‘Tis the season for gift-giving! Family histories, memoirs, family tree posters, coffee-table books . . . The joy of publishing family keepsakes in time for Christmas is unmatched. Here are three things you should know before you publish a family book.
For John R. Gammino’s new release, we used three printers for the same book to accomplish his different author goals. Here’s a breakdown of the purpose, pros, and cons of each printer.
An author recently sagged when I recommended beta readers. After years of working on his manuscript, he’s ready to plow forward and finally see his book come together. But beta readers are worth the wait. Here’s what you need to know about betas – and how to form an effective group.
Here’s a truth that many nonfiction authors don’t know: After months or years of developing your book, your book release is not the end. Here’s what you’ll face.
Have you ever wondered why writers and editors are so expensive? The answer is illustrated by this 1958 Rolls Royce ad.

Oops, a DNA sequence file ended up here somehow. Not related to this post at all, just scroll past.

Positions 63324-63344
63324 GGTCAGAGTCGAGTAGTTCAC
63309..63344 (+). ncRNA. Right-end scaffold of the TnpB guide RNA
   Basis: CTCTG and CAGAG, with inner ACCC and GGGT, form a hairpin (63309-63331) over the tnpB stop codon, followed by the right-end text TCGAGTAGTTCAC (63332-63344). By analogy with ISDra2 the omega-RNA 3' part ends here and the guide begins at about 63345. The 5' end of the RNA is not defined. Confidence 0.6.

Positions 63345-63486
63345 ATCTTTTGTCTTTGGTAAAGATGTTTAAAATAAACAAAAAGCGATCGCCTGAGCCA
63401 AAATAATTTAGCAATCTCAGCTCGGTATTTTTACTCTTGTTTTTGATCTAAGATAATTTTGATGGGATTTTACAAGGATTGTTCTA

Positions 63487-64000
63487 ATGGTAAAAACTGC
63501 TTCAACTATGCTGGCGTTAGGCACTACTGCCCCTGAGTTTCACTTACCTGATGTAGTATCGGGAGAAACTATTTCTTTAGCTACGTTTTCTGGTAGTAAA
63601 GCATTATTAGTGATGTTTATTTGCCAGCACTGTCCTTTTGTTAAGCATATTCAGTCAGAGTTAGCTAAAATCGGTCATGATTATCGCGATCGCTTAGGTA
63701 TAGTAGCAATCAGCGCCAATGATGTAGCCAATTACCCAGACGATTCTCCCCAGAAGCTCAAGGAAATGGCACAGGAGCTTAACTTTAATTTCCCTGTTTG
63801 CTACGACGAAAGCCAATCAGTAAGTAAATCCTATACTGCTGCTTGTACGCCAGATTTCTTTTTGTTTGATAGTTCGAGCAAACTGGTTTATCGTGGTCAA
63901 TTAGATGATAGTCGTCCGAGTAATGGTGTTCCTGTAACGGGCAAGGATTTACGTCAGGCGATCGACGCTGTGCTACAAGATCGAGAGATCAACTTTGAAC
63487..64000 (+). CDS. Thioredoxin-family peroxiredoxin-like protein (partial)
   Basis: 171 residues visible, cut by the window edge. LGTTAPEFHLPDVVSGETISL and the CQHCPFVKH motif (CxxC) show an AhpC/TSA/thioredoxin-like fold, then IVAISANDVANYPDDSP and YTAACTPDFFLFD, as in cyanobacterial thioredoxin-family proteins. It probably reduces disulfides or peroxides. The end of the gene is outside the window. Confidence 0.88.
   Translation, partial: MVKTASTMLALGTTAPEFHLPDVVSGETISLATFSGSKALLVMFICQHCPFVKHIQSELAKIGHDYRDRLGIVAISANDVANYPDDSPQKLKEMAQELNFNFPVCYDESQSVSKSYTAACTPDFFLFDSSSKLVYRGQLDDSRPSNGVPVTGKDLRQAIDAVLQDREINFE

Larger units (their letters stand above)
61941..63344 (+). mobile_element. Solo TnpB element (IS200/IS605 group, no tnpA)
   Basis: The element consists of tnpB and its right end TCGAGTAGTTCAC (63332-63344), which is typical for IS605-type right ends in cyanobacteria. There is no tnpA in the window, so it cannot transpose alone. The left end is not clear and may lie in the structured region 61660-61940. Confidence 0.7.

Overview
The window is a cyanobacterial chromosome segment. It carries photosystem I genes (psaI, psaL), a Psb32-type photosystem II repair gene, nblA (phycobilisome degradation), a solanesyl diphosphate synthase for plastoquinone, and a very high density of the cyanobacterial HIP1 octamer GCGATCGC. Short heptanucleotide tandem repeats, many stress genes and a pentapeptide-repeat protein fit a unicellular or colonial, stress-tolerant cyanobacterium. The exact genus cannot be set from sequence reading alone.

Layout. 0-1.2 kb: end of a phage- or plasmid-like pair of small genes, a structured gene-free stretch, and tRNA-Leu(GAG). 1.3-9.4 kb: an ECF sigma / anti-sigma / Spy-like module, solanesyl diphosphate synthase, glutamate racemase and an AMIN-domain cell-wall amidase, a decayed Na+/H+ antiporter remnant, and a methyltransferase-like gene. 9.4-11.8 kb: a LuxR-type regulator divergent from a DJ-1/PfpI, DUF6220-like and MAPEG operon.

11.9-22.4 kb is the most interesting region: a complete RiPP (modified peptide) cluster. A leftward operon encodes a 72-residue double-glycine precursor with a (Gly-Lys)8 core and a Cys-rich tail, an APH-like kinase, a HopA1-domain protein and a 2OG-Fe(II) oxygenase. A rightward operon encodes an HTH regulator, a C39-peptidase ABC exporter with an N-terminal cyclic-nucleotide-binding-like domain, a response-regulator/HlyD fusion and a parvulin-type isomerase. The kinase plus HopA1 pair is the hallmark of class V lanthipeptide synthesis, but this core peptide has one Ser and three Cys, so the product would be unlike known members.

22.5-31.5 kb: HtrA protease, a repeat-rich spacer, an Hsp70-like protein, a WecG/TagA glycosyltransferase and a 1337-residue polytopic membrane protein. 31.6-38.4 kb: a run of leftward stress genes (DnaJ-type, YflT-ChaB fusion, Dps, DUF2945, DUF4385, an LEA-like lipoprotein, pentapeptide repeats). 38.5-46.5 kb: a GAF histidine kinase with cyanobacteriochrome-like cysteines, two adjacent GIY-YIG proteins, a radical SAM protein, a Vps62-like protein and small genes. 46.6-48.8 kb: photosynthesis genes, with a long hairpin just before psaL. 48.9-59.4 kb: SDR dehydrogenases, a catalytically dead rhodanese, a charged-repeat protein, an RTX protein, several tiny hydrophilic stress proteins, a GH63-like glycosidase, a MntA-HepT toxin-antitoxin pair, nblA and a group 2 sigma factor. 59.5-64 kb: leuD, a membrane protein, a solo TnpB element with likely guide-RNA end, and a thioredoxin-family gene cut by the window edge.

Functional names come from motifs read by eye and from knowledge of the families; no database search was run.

Genealogy projects. They’re fascinating. Unless your family doesn’t think so. Here’s how to deal with disappointing responses.
Endings are bittersweet, even in the publishing process. Here’s why.
Robert Kiyosaki, Mark Twain, and Irma Rombauer. Can you guess the common denominator?
One simple sales tip by billionaire entrepreneur Mark Cuban goes a long way to fixing a common speaking mistake by authors.
We gulped when a company called to publish its corporate history book by June. Here’s how we accomplished in six months what normally takes a year.
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